Some 2,000 mortgage customers of Permanent TSB could share in a refund of up to €30 million after the bank withdrew its Supreme Court appeals relating to cases involving four customers who wanted to switch out early from fixed-rate mortgages into trackers.
The bank, which is 99.2 per cent State owned, also faces being fined by the Central Bank of Ireland, which confirmed that it is “conducting an enforcement investigation” against PTSB.
The issue relates to four customers, who held two mortgages between them.
They broke the term of their fixed rates early and wanted to move to trackers in 2009/2010. Their contracts allowed for this at the expiry of the fixed term.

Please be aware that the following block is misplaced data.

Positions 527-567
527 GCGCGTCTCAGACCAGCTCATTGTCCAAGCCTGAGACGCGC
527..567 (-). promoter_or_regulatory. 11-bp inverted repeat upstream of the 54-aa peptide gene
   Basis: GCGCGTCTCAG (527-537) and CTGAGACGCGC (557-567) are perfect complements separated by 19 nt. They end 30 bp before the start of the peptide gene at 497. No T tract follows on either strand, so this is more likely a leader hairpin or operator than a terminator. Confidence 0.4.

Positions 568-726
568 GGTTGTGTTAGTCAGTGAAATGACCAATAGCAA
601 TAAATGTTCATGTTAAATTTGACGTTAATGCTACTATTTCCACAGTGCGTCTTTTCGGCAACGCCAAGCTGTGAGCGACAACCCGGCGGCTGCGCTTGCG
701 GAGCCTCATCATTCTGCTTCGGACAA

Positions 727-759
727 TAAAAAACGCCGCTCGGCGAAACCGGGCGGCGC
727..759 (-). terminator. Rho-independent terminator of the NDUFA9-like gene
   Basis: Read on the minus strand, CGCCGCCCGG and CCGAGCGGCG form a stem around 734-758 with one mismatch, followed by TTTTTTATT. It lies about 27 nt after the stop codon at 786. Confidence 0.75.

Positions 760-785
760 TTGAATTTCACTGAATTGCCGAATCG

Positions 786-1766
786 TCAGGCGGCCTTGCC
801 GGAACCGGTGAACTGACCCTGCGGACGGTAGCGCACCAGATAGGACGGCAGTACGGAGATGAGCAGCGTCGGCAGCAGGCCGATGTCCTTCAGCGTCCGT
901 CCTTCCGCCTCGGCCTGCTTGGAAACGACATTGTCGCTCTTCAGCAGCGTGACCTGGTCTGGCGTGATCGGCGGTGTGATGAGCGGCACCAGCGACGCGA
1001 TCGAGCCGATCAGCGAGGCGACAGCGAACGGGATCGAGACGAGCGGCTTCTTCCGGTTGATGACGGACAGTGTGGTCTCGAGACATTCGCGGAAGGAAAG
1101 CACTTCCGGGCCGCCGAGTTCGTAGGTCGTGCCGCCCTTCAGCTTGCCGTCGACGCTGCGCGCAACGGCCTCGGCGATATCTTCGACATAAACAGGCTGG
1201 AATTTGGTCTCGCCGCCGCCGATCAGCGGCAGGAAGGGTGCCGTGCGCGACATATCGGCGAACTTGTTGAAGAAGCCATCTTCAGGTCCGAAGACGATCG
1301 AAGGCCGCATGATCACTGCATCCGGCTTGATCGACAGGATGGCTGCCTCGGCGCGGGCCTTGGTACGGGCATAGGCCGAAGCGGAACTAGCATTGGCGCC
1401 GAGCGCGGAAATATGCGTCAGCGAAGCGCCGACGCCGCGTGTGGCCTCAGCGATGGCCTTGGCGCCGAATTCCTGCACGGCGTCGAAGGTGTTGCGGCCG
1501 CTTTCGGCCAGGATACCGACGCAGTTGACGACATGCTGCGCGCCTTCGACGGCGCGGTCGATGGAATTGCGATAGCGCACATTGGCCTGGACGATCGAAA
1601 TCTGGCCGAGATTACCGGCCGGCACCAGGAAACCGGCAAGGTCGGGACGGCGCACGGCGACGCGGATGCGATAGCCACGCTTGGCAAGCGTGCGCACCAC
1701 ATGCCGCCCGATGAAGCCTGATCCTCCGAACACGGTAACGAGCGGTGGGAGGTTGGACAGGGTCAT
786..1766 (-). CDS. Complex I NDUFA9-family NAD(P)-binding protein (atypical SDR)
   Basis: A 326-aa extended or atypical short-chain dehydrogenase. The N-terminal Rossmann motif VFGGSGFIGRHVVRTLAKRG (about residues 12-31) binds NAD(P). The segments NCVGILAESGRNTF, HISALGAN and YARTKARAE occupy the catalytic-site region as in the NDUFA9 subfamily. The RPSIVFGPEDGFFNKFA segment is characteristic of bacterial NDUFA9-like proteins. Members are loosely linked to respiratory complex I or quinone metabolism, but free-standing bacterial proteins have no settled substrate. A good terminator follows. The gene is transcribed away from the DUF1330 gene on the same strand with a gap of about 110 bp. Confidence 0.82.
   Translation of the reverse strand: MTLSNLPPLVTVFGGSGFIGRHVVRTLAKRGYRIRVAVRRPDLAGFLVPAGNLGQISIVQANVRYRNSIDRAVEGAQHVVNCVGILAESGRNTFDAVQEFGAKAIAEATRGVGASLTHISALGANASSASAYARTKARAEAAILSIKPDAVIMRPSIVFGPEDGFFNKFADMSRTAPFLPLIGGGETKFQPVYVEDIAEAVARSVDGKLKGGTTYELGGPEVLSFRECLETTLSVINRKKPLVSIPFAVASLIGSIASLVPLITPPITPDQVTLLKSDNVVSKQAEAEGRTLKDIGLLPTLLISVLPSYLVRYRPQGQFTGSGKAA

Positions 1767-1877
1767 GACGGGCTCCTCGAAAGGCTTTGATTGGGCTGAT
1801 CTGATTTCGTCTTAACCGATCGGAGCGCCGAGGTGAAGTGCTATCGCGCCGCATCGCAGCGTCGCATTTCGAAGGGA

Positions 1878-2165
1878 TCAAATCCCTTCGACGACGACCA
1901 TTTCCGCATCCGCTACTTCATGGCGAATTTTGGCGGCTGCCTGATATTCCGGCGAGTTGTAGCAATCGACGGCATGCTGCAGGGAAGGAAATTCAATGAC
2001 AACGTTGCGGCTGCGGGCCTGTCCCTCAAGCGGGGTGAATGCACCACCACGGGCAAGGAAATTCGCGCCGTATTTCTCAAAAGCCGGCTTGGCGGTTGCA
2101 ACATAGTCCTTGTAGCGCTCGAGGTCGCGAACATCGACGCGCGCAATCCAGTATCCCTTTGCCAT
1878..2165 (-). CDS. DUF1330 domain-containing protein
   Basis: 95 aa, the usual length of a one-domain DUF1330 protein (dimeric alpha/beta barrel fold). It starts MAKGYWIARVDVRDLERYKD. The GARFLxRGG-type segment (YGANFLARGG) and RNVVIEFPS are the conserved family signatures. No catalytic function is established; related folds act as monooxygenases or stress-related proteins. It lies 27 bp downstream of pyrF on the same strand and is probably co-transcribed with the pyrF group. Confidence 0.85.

However, as they broke their fixed terms early, PTSB would not allow them to revert to cheaper tracker rates.
The parties complained to the Financial Services Ombudsman, William Prasifka, who found that the bank had erred by not providing the customers with sufficient information about the consequences of breaking their fixed rate early.
The bank went to the High Court, which upheld the FSO’s findings in August 2012.
PTSB then appealed to the Supreme Court and the case was listed for February 16th.
It has now decided to withdraw the appeals and said it would review another 80 similar complaints the FSO had pending.
However, The Irish Times has learned that some 2,000 customers similarly affected could be due a refund of between €10,000 and €15,000 each.
PTSB said it was reviewing “how it had dealt with all cases of customers in similar positions” and that affected customers would be “advised in writing if they are to receive redress as soon as possible”.